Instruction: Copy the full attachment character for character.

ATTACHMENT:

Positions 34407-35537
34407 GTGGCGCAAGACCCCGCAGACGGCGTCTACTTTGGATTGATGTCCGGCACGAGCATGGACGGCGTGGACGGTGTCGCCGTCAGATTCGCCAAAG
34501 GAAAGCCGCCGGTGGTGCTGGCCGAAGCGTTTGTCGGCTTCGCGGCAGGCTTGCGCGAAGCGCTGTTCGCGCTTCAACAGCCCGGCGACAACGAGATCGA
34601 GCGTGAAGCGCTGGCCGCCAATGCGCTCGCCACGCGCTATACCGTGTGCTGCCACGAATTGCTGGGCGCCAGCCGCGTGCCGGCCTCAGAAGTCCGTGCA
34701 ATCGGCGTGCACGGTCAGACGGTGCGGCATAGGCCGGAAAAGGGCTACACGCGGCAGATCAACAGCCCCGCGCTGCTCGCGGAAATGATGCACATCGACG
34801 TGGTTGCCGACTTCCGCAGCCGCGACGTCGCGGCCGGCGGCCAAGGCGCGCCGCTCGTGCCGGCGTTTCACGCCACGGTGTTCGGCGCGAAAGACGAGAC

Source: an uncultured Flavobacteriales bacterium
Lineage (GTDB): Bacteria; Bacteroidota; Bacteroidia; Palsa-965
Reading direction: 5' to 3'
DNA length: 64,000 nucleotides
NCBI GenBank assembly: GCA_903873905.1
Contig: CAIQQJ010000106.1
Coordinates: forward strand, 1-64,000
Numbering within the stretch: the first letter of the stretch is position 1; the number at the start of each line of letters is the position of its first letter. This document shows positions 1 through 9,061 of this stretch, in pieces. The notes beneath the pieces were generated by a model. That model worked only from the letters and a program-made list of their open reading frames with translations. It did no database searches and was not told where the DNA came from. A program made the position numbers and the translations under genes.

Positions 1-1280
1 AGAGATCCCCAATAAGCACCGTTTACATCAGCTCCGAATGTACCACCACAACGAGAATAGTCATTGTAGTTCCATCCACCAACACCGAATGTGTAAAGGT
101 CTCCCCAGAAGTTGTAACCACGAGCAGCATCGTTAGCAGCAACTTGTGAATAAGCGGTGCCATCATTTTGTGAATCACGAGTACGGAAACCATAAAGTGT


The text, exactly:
Positions 34407-35537
34407 GTGGCGCAAGACCCCGCAGACGGCGTCTACTTTGGATTGATGTCCGGCACGAGCATGGACGGCGTGGACGGTGTCGCCGTCAGATTCGCCAAAG
34501 GAAAGCCGCCGGTGGTGCTGGCCGAAGCGTTTGTCGGCTTCGCGGCAGGCTTGCGCGAAGCGCTGTTCGCGCTTCAACAGCCCGGCGACAACGAGATCGA
34601 GCGTGAAGCGCTGGCCGCCAATGCGCTCGCCACGCGCTATACCGTGTGCTGCCACGAATTGCTGGGCGCCAGCCGCGTGCCGGCCTCAGAAGTCCGTGCA
34701 ATCGGCGTGCACGGTCAGACGGTGCGGCATAGGCCGGAAAAGGGCTACACGCGGCAGATCAACAGCCCCGCGCTGCTCGCGGAAATGATGCACATCGACG
34801 TGGTTGCCGACTTCCGCAGCCGCGACGTCGCGGCCGGCGGCCAAGGCGCGCCGCTCGTGCCGGCGTTTCACGCCACGGTGTTCGGCGCGAAAGACGAGAC

Source: an uncultured Flavobacteriales bacterium
Lineage (GTDB): Bacteria; Bacteroidota; Bacteroidia; Palsa-965
Reading direction: 5' to 3'
DNA length: 64,000 nucleotides
NCBI GenBank assembly: GCA_903873905.1
Contig: CAIQQJ010000106.1
Coordinates: forward strand, 1-64,000
Numbering within the stretch: the first letter of the stretch is position 1; the number at the start of each line of letters is the position of its first letter. This document shows positions 1 through 9,061 of this stretch, in pieces. The notes beneath the pieces were generated by a model. That model worked only from the letters and a program-made list of their open reading frames with translations. It did no database searches and was not told where the DNA came from. A program made the position numbers and the translations under genes.

Positions 1-1280
1 AGAGATCCCCAATAAGCACCGTTTACATCAGCTCCGAATGTACCACCACAACGAGAATAGTCATTGTAGTTCCATCCACCAACACCGAATGTGTAAAGGT
101 CTCCCCAGAAGTTGTAACCACGAGCAGCATCGTTAGCAGCAACTTGTGAATAAGCGGTGCCATCATTTTGTGAATCACGAGTACGGAAACCATAAAGTGT